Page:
“I believe that newspapers can survive,” Davis writes on his blog. “And I believe I can help him do it.”

The 39-year-old Boston man has been writing his letters for eight months now — he started in October after selling his digital marketing and advertising agency — and he’s still waiting to hear from Buffett.

“I know he’s reading them,” Davis tells me in a phone interview. “I heard from [Fortune writer and Buffett pal] Carol Loomis. She called a few months ago after Warren had forwarded one of my letters to her.”

He’s also written to Terry Kroeger, who runs Buffett’s newspapers, but hasn’t heard back.

Davis has never worked for a newspaper, but he believes that’s one of his strengths.

“One of the things lacking in publishing is new ideas from outside of the industry. I think it’s important for publishers to embrace new blood and new ideas.”

Here are a few of the ideas that Davis has pitched to Buffett and Kroeger:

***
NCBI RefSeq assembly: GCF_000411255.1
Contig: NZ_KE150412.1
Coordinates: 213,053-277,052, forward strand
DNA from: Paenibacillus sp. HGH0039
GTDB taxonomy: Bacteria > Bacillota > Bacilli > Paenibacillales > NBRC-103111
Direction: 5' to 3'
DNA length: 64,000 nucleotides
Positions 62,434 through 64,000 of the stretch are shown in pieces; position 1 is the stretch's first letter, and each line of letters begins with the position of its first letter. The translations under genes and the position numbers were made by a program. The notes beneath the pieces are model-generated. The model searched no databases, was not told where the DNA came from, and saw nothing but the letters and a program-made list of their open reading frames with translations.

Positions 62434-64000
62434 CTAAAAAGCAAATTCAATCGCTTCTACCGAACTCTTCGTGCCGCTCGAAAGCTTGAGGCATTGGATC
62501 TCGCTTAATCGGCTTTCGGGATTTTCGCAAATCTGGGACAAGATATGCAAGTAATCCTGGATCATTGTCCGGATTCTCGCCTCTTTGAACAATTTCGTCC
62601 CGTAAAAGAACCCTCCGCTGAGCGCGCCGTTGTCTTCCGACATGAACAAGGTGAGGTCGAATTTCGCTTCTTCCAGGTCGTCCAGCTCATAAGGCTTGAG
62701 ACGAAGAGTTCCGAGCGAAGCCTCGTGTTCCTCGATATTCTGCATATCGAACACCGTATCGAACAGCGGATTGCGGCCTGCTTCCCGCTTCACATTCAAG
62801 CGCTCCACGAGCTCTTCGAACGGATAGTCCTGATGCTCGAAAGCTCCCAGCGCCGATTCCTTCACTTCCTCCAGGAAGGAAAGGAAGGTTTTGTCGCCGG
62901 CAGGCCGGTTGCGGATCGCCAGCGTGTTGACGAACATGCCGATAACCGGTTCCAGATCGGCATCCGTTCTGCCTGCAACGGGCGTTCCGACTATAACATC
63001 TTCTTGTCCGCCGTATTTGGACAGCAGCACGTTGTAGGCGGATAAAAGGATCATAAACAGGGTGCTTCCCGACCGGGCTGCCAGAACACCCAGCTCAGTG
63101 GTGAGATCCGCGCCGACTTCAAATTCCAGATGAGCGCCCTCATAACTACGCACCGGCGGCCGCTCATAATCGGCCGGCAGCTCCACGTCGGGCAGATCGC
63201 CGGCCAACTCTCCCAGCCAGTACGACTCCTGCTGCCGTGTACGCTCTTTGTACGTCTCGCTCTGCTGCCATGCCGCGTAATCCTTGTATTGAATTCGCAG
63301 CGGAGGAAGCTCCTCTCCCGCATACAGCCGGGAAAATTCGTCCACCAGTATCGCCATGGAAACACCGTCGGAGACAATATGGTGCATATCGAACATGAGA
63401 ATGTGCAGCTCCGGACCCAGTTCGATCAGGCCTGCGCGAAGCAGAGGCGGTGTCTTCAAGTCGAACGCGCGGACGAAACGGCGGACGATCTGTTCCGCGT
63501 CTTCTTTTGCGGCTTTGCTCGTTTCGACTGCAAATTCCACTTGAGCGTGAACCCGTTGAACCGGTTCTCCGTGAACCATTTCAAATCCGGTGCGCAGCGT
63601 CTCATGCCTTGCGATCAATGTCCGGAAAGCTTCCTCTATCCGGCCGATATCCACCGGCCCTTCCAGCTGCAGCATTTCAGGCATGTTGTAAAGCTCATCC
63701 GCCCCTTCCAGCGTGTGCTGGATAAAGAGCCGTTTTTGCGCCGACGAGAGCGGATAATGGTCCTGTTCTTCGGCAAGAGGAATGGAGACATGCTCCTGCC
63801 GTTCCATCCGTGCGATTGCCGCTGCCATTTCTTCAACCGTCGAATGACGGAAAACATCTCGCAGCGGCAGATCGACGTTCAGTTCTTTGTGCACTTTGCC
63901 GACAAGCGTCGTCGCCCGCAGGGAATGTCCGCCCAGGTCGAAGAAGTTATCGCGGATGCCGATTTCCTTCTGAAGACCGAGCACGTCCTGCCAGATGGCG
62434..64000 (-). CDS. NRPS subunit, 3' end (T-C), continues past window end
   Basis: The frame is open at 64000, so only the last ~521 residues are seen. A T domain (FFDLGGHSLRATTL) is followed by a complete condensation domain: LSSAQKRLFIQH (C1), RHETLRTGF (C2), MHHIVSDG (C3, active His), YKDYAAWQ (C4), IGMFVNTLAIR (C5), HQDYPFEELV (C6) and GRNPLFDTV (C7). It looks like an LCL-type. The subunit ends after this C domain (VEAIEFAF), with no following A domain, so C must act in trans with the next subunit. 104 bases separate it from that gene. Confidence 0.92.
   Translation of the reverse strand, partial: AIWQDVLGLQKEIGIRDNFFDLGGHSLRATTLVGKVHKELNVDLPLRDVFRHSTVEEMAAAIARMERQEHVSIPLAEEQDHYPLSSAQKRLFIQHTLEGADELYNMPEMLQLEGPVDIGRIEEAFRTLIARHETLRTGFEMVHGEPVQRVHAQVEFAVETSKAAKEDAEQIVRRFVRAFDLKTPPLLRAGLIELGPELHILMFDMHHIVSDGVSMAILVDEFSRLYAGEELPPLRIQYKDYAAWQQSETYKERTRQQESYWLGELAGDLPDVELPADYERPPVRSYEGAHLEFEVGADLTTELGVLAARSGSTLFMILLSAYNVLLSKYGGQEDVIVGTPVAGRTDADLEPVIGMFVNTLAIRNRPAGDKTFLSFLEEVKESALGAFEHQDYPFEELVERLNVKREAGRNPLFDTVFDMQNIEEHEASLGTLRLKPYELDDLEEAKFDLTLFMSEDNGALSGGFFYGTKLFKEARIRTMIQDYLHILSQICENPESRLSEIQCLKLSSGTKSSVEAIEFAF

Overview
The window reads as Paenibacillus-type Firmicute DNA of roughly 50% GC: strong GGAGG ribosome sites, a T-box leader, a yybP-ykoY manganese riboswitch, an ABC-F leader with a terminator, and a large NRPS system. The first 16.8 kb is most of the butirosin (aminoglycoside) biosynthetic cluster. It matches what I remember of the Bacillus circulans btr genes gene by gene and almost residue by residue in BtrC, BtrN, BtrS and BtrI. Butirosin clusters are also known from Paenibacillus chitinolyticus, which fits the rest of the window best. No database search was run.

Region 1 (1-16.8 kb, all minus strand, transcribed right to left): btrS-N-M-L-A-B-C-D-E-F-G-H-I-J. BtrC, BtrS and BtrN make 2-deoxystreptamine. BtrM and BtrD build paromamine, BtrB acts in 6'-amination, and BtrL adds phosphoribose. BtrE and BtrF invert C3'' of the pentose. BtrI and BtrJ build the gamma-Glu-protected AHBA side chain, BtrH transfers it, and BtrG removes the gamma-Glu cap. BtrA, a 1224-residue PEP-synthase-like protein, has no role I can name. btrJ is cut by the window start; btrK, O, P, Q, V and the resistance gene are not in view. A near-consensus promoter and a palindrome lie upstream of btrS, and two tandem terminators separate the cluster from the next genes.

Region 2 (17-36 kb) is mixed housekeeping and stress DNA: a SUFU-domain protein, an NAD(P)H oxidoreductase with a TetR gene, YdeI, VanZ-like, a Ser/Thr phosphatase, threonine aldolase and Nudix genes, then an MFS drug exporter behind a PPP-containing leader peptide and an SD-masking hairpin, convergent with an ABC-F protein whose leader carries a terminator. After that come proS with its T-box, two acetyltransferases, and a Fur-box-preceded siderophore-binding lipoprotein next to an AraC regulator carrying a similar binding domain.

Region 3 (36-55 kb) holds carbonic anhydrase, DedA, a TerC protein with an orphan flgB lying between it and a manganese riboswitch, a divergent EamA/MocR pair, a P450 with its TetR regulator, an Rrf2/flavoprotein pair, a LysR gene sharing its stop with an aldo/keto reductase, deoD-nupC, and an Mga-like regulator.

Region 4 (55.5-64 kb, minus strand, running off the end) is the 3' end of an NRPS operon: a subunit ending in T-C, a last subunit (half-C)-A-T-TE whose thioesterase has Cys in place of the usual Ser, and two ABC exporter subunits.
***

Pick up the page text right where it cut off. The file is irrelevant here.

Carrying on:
January 14, 2013

We must monetize, and reward, those journalists building an audience outside of the masthead brand. We must encourage our journalists to explore new media opportunities – opportunities we can benefit from. In the future – journalists will be as powerful as the masthead brands of the past.

February 25, 2013

Perhaps newspapers can look to old revenue models like underwriting (think PBS and NPR) instead of advertising. Instead of selling column-inches in the newspaper, why not sell long-term underwriting relationships for reporting that these brands value?

April 2, 2013

“Showing and distributing our work (in short bites) on social media platforms like Twitter, Tumblr, Facebook, Instagram and even on our brands websites builds anticipation, interest and audience for the final produced work. I call this the content continuum: a continuous sequence of insight leading to the evolution of a story across platforms and media.